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Funding boost for Soup-a-Gran work

Project volunteers Katrina Jack and Andrea Kilross with Stephen Burt, manager of Newcastle Building Society's North Shields branch.
Project volunteers Katrina Jack and Andrea Kilross with Stephen Burt, manager of Newcastle Building Society's North Shields branch.

A North Tyneside charity is increasing its drive to tackle social isolation among older people thanks to a grant from Newcastle Building Society.

The Cedarwood Trust works to raise the aspirations and change the lives of people living on the Meadow Well Estate, and runs a range of programmes and projects which support residents who experience some of the North East’s highest levels of deprivation.

One of the Trust’s most successful schemes is the Soup-A-Gran project, which started two years ago as a way of ensuring vulnerable older people on the estate could be provided with both a regular hot meal and some much-needed company.

A team of volunteers, most of whom are over 50, meets every Wednesday at the Trust’s Avon Avenue drop-in centre to prepare the meals, which are then quickly delivered to a growing list of local recipients.

The number of Soup-A-Gran service users quickly grew from an initial dozen to around 35, with potential participants being put forward by friends and neighbours. The Trust has been investigating how it might be able to double this number during 2018.

After being nominated by a customer at Newcastle Building Society’s Bedford Street branch in North Shields, a £2,500 grant has been given to the Trust to support the planned expansion of its work.

Stephen Burt, branch manager, said: “Being able to support the Cedarwood Trust’s invaluable work in this way ties in perfectly with our commitment to supporting our local communities.”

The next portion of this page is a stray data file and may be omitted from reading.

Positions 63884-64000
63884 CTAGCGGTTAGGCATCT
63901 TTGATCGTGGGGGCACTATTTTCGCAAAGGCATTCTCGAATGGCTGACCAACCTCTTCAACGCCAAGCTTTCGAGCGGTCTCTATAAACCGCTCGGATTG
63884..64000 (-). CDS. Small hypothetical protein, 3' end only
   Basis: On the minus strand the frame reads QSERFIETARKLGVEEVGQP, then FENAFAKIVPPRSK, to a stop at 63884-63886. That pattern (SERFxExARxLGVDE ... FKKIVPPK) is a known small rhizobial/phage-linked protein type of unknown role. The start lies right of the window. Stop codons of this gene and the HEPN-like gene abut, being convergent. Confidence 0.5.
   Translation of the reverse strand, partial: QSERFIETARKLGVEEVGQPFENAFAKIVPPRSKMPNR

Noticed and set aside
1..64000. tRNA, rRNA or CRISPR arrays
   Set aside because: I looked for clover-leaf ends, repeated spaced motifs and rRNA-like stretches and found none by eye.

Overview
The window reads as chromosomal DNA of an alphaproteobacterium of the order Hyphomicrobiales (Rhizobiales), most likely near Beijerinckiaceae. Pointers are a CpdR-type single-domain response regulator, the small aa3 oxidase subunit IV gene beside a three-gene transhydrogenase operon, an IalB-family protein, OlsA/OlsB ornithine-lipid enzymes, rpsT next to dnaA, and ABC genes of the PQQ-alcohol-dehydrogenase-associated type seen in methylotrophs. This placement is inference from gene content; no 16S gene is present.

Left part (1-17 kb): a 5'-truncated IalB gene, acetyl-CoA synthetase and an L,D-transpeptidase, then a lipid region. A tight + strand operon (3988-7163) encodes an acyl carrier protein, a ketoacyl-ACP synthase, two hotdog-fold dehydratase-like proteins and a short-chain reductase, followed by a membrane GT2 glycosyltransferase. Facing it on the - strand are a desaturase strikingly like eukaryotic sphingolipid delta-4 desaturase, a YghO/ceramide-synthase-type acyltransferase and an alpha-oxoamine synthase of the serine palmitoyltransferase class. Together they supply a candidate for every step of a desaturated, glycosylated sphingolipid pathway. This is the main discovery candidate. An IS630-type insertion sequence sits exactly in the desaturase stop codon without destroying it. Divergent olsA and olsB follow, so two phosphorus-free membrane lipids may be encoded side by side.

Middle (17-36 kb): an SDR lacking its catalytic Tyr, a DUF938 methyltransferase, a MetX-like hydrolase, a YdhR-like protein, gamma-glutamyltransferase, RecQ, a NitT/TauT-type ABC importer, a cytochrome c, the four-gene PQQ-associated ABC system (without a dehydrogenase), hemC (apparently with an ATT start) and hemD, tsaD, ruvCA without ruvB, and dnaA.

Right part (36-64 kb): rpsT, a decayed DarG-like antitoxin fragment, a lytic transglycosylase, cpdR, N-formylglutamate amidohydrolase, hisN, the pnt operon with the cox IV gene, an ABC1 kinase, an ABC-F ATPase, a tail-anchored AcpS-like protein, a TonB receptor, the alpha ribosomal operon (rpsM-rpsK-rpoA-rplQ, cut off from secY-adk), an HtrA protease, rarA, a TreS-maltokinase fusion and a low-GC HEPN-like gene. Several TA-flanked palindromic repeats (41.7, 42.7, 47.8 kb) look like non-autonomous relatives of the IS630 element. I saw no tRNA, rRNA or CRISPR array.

The funding has been provided by the Newcastle Building Society Community Fund at the Community Foundation, which has been set up to provide grants to charities and community groups that are located in or around the communities served by the Society’s branch network, and put forward for support by its customers.

The Cedarwood Trust is also helping the project volunteers to gain training and qualifications in food hygiene and health & safety which helps increase their confidence and improve their employability.

Chief executive Phil McGrath says: “Many of the people that use the Soup-A-Gran service are unable to leave their homes unaided to shop for food or to prepare a meal for themselves.

“This project not only ensures they get at least one nutritious hot meal each week, but that they can also benefit from a bit of company that they might not otherwise get, which can often be just as important.

“We’ve grown the service so far purely through word of mouth, and know that we could be making even more of a difference to our neighbours if we could access the resources we need to do so, but with food costs continuing to rise, this goal has been out of our reach until now.

“We get lots of really positive feedback from the people that we come into contact with through the Soup-A-Gran project, and the funding we’ve received from Newcastle Building Society will ensure even more older residents on the estate can benefit from being part of it.”

The Newcastle Building Society Community Fund is run in association with the Community Foundation Tyne & Wear and Northumberland. Grant applications for a maximum of £3,000 can be made in any Society branch or via the newcastle.co.uk website by customers who wish to support their local communities.

Since its launch in 2016, the Fund has contributed £142,000 in grants to projects across the Society’s North East and Cumbria heartland, and is so far estimated to have had a positive impact on more than 77,000 people.